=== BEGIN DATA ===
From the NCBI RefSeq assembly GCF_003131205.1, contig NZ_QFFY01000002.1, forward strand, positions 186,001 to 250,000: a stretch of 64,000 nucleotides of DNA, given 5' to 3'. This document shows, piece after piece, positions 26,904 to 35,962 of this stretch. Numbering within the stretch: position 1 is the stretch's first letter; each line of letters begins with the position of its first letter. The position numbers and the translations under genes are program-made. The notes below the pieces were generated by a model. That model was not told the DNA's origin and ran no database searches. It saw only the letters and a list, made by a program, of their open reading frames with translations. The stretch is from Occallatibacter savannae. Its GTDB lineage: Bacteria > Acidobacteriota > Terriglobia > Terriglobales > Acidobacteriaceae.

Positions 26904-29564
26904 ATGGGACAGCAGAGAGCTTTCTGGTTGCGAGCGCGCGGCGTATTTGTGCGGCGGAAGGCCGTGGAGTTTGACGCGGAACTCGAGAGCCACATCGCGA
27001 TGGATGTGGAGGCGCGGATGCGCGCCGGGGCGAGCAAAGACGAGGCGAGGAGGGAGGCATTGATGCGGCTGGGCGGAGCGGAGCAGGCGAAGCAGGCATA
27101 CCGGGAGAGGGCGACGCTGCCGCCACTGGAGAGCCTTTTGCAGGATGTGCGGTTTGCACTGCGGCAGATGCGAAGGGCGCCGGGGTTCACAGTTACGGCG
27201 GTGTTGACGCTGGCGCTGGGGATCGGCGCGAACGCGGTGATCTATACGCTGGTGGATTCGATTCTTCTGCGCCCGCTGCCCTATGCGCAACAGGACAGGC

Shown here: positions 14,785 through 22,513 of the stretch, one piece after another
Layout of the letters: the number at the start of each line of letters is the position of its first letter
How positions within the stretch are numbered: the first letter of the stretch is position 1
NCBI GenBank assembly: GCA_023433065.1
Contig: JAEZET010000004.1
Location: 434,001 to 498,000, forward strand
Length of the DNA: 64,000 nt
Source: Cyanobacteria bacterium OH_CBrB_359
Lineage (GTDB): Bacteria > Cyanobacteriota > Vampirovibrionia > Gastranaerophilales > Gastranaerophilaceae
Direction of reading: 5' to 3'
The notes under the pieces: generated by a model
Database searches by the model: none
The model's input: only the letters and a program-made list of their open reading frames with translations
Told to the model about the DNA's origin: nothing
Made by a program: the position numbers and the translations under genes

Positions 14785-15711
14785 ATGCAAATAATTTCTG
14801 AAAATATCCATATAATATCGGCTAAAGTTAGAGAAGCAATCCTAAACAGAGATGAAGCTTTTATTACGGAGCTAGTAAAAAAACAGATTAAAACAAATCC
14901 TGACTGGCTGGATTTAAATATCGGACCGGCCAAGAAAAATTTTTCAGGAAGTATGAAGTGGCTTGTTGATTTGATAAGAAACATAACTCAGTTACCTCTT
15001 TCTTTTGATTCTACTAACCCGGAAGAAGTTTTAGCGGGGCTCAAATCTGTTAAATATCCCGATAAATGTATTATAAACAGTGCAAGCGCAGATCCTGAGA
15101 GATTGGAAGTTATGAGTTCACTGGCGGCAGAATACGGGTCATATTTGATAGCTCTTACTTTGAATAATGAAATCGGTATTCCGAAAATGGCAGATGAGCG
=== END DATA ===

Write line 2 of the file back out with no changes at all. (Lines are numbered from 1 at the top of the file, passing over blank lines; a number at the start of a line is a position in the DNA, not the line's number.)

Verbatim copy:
Positions 26904-29564